How does the Equality Act protect elderly?

How does this protect LGBTQ older adults? Under the Equality Act LGBTQ people and their families would be ensured equal access to critical federally funded programs like Meals on Wheels, caregiver and family support, and home based programs.

How does the Equality Act protect people in care?

The law protects carers from discrimination through association with the person they care for. Carers are protected from discrimination at work. They have the right to request flexible working so that they can manage their caring responsibilities.

How does the Equality Act protect vulnerable adults?

The Act protects people against discrimination, harassment or victimisation in employment, and as users of private and public services based on nine protected characteristics: age, disability, gender reassignment, marriage and civil partnership, pregnancy and maternity, race, religion or belief, sex, veganism and …

How does the Equality Act 2010 Protect age?

What the Equality Act says about age discrimination. The Equality Act 2010 says that you must not be discriminated against because: you are (or are not) a certain age or in a certain age group. … you are connected to someone of a specific age or age group, this is known as discrimination by association.

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What does the Equality Act cover and how does this protect you?

The Equality Act is a law which protects you from discrimination. It means that discrimination or unfair treatment on the basis of certain personal characteristics, such as age, is now against the law in almost all cases. The Equality Act applies to discrimination based on: Age.

What are the 12 protected characteristics?

Protected characteristics

These are age, disability, gender reassignment, marriage and civil partnership, pregnancy and maternity, race, religion or belief, sex, and sexual orientation.

What legislation protects vulnerable adults?

The Protection of Vulnerable Adults scheme was introduced by the Care Standards Act 2000. It aims to ensure that no one is allowed to work in the care sector if they have ever abused, neglected or otherwise harmed vulnerable adults in their care or placed them at risk.

How does the Human Rights Act promote safeguarding and protection?

The Human Rights Act protects you from discrimination in connection with your human rights under the Act. This means your human rights mustn’t be breached or protected differently because of certain things like sex, disability and race.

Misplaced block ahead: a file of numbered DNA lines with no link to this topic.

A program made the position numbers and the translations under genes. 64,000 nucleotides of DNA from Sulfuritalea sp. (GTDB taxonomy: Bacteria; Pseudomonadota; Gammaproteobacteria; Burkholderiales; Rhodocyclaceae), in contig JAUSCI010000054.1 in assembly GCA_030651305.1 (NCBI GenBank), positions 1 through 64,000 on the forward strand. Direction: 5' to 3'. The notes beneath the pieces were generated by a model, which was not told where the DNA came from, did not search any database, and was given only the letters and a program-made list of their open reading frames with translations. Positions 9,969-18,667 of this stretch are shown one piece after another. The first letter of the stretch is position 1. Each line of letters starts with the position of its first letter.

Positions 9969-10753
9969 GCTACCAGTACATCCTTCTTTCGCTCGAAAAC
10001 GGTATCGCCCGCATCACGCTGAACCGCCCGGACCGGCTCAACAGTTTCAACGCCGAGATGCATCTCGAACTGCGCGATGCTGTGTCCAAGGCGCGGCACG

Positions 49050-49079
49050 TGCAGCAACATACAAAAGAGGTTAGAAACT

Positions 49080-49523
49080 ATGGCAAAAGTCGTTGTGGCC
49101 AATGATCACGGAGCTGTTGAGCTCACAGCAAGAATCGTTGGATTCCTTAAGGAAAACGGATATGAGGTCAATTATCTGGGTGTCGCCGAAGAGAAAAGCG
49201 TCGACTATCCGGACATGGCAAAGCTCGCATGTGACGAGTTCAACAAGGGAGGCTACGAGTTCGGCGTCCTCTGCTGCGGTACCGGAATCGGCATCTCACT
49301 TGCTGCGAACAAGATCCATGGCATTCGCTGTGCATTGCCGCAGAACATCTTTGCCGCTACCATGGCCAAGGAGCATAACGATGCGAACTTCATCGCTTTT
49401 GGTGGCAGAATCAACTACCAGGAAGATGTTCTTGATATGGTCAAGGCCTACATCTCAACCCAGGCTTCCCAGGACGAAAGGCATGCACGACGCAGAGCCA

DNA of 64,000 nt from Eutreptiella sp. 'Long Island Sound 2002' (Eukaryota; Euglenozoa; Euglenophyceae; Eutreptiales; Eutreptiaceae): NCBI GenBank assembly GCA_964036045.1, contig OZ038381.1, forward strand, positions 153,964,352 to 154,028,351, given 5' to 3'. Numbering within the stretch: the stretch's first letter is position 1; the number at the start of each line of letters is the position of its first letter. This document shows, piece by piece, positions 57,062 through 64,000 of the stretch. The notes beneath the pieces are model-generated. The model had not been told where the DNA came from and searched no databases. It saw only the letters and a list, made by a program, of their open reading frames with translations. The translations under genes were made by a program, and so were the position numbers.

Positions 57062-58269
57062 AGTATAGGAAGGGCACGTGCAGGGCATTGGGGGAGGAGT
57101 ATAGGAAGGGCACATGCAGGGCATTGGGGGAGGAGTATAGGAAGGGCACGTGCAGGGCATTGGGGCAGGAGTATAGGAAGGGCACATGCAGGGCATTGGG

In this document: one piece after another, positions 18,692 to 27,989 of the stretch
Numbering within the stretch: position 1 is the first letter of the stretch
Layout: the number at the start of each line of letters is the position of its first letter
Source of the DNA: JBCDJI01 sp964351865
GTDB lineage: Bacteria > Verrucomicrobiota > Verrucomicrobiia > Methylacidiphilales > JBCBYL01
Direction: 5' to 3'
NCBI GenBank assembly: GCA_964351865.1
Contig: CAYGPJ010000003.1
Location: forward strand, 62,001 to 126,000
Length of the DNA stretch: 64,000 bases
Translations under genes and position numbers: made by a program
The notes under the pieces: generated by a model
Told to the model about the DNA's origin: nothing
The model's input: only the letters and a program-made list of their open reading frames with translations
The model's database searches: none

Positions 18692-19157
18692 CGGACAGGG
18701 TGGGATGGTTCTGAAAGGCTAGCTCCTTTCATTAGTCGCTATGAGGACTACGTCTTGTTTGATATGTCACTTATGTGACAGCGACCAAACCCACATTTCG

How does the Equality Act protect disability?

The Equality Act also protects people from discrimination arising from disability. This protects you from being treated badly because of something connected to your disability, such as having an assistance dog or needing time off for medical appointments.

What are the main points of the Equality Act 2010?

the basic framework of protection against direct and indirect discrimination, harassment and victimisation in services and public functions, premi, work, education, associations and transport. changing the definition of gender reassignment, by removing the requirement for medical supervision.

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Who does the Equality Act 2010 apply to?

The Equality Act became law in 2010. It covers everyone in Britain and protects people from discrimination, harassment and victimisation. The information on the your rights pages is here to help you understand if you have been treated unlawfully.

What are the 9 grounds of discrimination?

The Equal Status Acts 2000-2018 (‘the Acts’) prohibit discrimination in the provision of goods and services, accommodation and education. They cover the nine grounds of gender, marital status, family status, age disability, sexual orientation, race, religion, and membership of the Traveller community.

Why is equality so important?

Equality is about ensuring that every individual has an equal opportunity to make the most of their lives and talents. … Equality recognises that historically certain groups of people with protected characteristics such as race, disability, sex and sexual orientation have experienced discrimination.

What are the potential consequences of not complying with equality legislation?

Businesses that choose not to comply with the law are likely to face a number of issues: employers could find themselves in court or an employment tribunal which means they may have to pay expensive legal fees. employers may have to pay fines and compensation if they break employment laws.